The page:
Monetary Policy

For an economy to thrive and be sustainable, the inflation rate of its currency should roughly match the actual growth rate of the economy. When governments print too much money too quickly they end up with hyperinflation (c.f. Greece, Turkey, Brazil). When money supply does not keep up with growth, the currency tends to be hoarded rather than circulated (this is why gold is a poor currency, and also Bitcoin due to its fixed money supply).

Unlike the broader economy which tends to grow slowly (roughly 4% per year), startups and small business return over 30% annualized cash on cash to investors. This doesn’t account for the job creation and other value created. It would therefore be reasonable to assume somewhere around a 60% true annual growth rate for an economy backed by startup equity combined with radical collaboration. This assumption is backed up by circumstantial data from IRR data of startup accelerators and incubators.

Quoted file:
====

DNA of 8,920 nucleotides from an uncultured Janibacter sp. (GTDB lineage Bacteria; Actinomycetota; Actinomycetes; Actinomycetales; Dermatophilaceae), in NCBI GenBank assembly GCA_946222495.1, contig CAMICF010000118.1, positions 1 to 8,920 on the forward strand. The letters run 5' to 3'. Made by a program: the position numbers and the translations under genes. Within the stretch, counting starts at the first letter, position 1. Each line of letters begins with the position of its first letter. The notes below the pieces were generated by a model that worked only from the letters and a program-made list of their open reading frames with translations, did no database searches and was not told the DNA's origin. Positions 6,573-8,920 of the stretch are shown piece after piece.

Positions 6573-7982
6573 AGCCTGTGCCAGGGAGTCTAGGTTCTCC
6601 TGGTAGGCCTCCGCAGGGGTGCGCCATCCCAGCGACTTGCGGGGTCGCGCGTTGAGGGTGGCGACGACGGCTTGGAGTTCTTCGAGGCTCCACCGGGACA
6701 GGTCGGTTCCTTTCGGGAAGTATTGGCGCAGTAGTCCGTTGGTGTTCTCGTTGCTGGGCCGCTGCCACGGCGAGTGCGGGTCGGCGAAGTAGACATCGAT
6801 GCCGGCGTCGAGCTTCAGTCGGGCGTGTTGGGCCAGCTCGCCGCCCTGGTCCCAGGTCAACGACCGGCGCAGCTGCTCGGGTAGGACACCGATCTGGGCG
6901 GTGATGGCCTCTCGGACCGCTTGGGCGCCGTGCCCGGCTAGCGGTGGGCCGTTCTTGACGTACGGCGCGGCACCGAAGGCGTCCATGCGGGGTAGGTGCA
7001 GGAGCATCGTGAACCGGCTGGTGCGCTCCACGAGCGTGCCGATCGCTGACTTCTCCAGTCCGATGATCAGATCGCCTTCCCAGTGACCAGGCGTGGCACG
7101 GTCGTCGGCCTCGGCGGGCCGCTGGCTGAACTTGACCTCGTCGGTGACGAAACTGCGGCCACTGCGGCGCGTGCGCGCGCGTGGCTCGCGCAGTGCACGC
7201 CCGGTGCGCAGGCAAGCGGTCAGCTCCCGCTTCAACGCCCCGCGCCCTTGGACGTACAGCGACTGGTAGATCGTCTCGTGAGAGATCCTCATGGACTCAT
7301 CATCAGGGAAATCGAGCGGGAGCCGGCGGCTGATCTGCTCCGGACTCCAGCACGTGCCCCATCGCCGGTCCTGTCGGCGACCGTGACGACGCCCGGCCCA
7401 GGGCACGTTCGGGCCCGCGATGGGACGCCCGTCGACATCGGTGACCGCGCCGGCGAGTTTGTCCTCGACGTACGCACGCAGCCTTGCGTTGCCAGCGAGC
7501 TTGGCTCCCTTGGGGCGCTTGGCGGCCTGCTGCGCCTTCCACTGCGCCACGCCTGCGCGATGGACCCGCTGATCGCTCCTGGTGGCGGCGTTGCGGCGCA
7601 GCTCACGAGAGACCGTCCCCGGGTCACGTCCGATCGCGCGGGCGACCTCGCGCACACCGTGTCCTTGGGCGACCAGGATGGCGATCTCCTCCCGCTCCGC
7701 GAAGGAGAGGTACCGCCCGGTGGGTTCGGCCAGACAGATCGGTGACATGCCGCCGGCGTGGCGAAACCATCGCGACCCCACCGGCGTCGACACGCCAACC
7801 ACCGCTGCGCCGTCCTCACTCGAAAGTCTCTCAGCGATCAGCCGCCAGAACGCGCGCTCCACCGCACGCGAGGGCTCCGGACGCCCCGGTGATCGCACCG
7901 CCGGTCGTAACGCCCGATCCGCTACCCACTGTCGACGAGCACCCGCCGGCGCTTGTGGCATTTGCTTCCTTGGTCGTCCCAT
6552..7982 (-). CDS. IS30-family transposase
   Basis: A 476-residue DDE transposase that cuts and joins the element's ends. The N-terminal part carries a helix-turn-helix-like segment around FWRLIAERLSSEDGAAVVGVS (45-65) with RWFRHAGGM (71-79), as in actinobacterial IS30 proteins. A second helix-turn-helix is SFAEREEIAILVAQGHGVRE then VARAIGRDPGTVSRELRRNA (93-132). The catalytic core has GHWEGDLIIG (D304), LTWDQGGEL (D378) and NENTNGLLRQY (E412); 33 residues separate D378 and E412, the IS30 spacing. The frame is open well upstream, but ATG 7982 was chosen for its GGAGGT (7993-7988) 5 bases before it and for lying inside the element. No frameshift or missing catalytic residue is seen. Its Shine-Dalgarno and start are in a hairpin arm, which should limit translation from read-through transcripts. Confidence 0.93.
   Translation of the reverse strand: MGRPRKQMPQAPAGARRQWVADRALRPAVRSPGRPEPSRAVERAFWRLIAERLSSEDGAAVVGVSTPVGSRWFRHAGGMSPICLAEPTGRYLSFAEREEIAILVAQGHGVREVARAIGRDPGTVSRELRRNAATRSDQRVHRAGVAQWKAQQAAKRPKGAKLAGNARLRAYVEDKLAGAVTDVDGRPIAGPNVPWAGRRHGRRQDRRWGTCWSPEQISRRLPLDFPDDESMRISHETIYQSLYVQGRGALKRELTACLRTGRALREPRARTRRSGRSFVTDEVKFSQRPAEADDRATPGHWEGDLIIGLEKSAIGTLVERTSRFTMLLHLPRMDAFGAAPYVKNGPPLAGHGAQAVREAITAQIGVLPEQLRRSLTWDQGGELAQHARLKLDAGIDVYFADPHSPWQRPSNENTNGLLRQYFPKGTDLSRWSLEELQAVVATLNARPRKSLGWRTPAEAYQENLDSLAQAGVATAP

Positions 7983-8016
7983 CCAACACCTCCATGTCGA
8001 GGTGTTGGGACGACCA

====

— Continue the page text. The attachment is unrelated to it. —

Therefore, the key to sustainability and resilience for CC is to regulate inflation to fall between 30% to 60% per year. This is accomplished by ratcheting up issuance rates on the low end (i.e. incentivizing greater collaboration), and imposing demurrage on the high end (thus stimulating internal spending and and redemption).

Whenever CC is redeemed for cash, it is taken out of circulation, however there is no “sovereign debt”; when the treasury runs dry, there is no more redemption until it is replenished through cash subscription. In essence we’ve replaced treasury bills with “treasury equity”.